Posted by: Mike Whitmore | January 1, 2010

Comparing Drumming to Blogging

I’m a drummer.  In fact, I’ve been a drummer since 7th grade which was a very long time ago.

When I tell people I’m a drummer they have a hard time believing it actually.  My hair is short, I’m fairly conservative in dress and mannerisms and I probably look like the most non-drummer anyone has ever met.  Their first word is usually a sarcastic, “You?” And then I say something profound like, “Yeah.”  (The most drummer-like response right on the tip of my tongue.)

Then, of course, if this exchange happens near a drum set (or coffee cans or buckets) they want to hear me play.  This is tricky for me, because, like many famous drummers, I’ve never learned to solo well or play pi-diddles or flip sticks, or do a drum roll with my teeth. In fact, I can barely manage a roll on a snare drum.  There are lots of famous drummers who can’t “tear it up,” but do a fantastic job “laying it down.”

In drumming parley “Tear it Up” means soloing, kicking in on a kit with great grooves or stick work which most folks equate with great drummers – and rightly so.  These drummers have spent hours and hours perfecting their style and they are impressive!  I really enjoy watching guys like Neil Peart, Zoro, Buddy Rich, John Bonham and so many others.

“Laying it Down”, what I do, is lay a beat and “stick” with it.  I’ve played for a lot of bands who want  a drummer to lay a groove and play to it.  To mix in, mix it up on occasion, but really blend with the group as a whole.  My favorite time playing the drums is when I’m with bands making music as part of the group. Soloing has never been my interest, hence, I’ve not devoted the time to make soloing my forte.

Let me compare drumming to blogging.

I’m a blogger.  Not a great blogger and I’ve not been doing it for very long, but I’ve come to enjoy it for many reasons.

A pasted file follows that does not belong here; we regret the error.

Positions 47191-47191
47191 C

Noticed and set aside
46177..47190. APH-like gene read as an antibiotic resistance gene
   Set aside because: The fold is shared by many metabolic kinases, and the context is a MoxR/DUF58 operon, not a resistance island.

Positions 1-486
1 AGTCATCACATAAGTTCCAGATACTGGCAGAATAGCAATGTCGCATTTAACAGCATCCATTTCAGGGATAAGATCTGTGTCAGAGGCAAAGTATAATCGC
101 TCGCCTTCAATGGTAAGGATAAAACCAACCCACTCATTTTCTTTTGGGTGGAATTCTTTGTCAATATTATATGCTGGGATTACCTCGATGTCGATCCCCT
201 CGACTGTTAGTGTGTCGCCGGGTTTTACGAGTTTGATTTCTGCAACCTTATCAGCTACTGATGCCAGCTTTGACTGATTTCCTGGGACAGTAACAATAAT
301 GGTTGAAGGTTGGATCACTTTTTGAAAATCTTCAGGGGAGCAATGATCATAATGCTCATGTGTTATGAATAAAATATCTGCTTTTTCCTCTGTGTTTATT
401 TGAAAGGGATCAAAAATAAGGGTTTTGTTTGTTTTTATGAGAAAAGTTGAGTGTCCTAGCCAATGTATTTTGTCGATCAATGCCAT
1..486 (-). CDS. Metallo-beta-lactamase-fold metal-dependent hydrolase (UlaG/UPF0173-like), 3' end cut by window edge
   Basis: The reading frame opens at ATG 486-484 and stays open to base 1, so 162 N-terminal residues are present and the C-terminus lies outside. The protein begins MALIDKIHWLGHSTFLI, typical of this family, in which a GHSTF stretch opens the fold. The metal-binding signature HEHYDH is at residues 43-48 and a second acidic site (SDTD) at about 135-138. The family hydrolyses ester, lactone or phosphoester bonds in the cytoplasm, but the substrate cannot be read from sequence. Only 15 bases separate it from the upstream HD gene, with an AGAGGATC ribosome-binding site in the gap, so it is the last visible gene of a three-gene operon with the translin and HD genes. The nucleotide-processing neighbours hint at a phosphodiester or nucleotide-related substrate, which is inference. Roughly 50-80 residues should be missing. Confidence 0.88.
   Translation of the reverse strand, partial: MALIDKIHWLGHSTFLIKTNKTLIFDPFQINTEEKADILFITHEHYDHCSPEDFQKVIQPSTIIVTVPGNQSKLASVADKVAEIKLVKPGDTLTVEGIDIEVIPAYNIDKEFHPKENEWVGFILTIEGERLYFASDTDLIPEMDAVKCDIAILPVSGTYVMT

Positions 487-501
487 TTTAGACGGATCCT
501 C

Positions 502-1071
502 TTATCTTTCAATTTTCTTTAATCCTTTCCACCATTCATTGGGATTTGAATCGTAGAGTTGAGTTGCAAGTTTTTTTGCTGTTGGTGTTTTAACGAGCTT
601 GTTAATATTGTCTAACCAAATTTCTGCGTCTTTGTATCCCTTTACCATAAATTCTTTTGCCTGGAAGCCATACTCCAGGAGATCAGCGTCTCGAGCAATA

I enjoy the feedback from folks who read and exchange ideas with me.  I enjoy the creative, humorous, insightful and the sharing that comes from blogging.  Oh sure, there are professional bloggers, just like those great drummers, who have really perfected their craft and we enjoy reading them.

My hope it to encourage you, whomever you might be, to blog.  We encourage our Fresh clients to do so for many reasons, but for all the reasons I’ve mentioned above and more, I want to encourage you to share your thoughts, ideas and whatever else with the web community.  You will find new connections, friendships and opportunities that will enrich your career and even your life.

Drumming and blogging are just hobbies of mine and I enjoy them tremendously.  Each brings their own unique fulfillment and satisfaction.  And there’s no rush compared to what I experience drumming with a band in front of a live audience (like I did on New Year’s Eve with the band Iron Donut in Salt Lake).  And then there’s the thrill of blogging with a web audience.  Wow!

When someone asks you, “You’re a blogger?”

Just say, “Yeah. And my blog it at …” (The most blogger-like response.)

So come on then – lay it down for us.



  1. A fellow drummer! Yet another reason I enjoy following you on Twitter. 🙂 Great post, too.

    • Ha! That’s great! I’ll bet you Tear it Up too, eh? So much great music and talented artists in Seattle. 🙂

  2. Love the post – and I completely get it. I’m a bass player. I’m a novice and its a hobby outside of my day job, but are few things that bring me more joy and satisfaction than playing my bass.

    • Thanks for your comment Crystal and love to hear you’re a bass player! If I were to learn another new instrument it would probably be the bass . . . but I’ve been dabbling with guitar now for a couple of years. LOVE those Garage Band lessons from Sting where he teaches how to play Message in a Bottle, Fragile, etc. 🙂

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